Not Dealing With Depression

Being in For Colored Girls reminded actor Hill Harper how we often refuse to take our mental health as seriously as we do our physical well-being.

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Hill Harper and Kerry Washington (Quantrell Colbert)

Recently I shot a film that I am very proud to be a part of — For Colored Girls, directed by Tyler Perry, based on the award-winning choreopoem For Colored Girls Who Have Considered Suicide When the Rainbow Is Enuf, by Ntozake Shange.

For Colored Girls is about dysfunctional relationships of all kinds. The personal toll that a dysfunctional relationship can levy on any of us can be, without question, one of the most difficult things we have to deal with.

In my work with young people through my Manifest Your Destiny Foundation, I have heard many real-life stories that reflect the experiences of abuse, neglect and violence depicted in For Colored Girls. Moreover, I frequently receive letters, e-mails and verbal accounts of depression, dysfunction and trauma of all kinds. I recently got a letter from a young woman who is studying at a historically black school and contracted a sexually transmitted disease when she was coerced into having sex with an older adult man. She was in a state of massive depression and didn’t know what to do or where to turn.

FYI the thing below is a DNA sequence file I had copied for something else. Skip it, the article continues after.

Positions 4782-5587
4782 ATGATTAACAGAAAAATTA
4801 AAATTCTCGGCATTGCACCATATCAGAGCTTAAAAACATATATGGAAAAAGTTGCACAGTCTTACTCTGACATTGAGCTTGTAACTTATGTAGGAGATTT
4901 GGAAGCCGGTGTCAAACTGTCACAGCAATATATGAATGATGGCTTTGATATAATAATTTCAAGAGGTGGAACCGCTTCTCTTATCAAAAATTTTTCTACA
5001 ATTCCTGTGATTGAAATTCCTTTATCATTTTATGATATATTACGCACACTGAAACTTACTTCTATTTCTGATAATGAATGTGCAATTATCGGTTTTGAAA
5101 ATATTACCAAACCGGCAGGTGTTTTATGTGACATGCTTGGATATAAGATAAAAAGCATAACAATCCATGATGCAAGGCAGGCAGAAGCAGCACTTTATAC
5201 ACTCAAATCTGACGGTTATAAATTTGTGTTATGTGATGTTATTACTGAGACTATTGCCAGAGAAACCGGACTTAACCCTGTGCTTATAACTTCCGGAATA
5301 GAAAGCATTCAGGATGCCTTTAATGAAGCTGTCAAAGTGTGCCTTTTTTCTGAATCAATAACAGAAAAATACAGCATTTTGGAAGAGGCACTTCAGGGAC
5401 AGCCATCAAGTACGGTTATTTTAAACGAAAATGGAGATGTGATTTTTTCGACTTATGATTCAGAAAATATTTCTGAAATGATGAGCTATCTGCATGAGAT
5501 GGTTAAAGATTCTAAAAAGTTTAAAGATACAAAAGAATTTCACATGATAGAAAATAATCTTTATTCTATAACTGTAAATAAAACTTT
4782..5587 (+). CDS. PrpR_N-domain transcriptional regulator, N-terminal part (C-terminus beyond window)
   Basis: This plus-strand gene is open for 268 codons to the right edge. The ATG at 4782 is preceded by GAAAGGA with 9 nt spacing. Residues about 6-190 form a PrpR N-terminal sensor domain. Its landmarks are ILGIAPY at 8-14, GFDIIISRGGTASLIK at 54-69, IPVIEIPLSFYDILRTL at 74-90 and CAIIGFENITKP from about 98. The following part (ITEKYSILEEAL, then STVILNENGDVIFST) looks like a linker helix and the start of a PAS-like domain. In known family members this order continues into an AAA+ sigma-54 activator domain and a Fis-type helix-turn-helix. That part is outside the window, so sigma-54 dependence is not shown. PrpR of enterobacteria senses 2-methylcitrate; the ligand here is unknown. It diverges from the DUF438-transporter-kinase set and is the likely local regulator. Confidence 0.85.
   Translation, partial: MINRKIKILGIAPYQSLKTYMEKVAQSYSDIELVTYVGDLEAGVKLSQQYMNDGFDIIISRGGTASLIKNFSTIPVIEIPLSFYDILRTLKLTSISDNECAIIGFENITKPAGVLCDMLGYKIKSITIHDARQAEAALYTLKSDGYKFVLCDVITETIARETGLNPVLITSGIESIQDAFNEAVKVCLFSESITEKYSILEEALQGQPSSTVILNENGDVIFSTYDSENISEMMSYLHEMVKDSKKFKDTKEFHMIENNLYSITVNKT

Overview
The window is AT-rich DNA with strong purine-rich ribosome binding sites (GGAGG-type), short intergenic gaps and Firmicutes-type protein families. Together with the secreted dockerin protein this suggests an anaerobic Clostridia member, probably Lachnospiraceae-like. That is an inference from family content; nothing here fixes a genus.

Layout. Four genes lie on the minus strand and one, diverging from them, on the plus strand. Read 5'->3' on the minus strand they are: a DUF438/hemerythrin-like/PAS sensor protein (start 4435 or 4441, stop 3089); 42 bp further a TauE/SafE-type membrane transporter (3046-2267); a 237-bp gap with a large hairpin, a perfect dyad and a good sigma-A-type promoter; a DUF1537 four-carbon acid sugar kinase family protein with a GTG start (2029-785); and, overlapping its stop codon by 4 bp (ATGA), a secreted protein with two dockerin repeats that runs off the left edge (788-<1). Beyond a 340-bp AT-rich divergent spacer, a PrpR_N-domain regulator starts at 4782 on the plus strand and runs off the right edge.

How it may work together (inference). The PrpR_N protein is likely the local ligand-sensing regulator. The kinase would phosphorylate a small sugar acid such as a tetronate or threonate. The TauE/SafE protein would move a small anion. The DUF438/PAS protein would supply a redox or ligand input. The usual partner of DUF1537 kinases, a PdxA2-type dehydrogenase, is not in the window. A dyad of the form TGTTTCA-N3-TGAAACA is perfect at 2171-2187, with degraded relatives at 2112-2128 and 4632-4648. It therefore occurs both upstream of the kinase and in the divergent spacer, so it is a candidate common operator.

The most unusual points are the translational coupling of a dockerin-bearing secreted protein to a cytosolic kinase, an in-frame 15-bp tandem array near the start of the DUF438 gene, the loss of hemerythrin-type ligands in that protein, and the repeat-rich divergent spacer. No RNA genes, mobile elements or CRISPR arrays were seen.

The young woman who wrote to me consulted a doctor for her STD but did not simultaneously address her mental health. Fact is, only one out of three African Americans who need mental health care receives it. Why? Think about it: When we’re not feeling well — for instance, if we have a cough or a migraine — we immediately take stock of our condition. We start adding up all of our symptoms and try to match them to an illness. We start monitoring those symptoms to figure out if we are getting better or getting worse. And if we suspect the latter, we go to someone who can help us get better.

When it comes to our mental health, we’re conditioned to not pay the same kind of attention or to have the same set of responses. We’re told by people around us to “cheer up,” but rarely do people suggest that we go to a doctor who can help.

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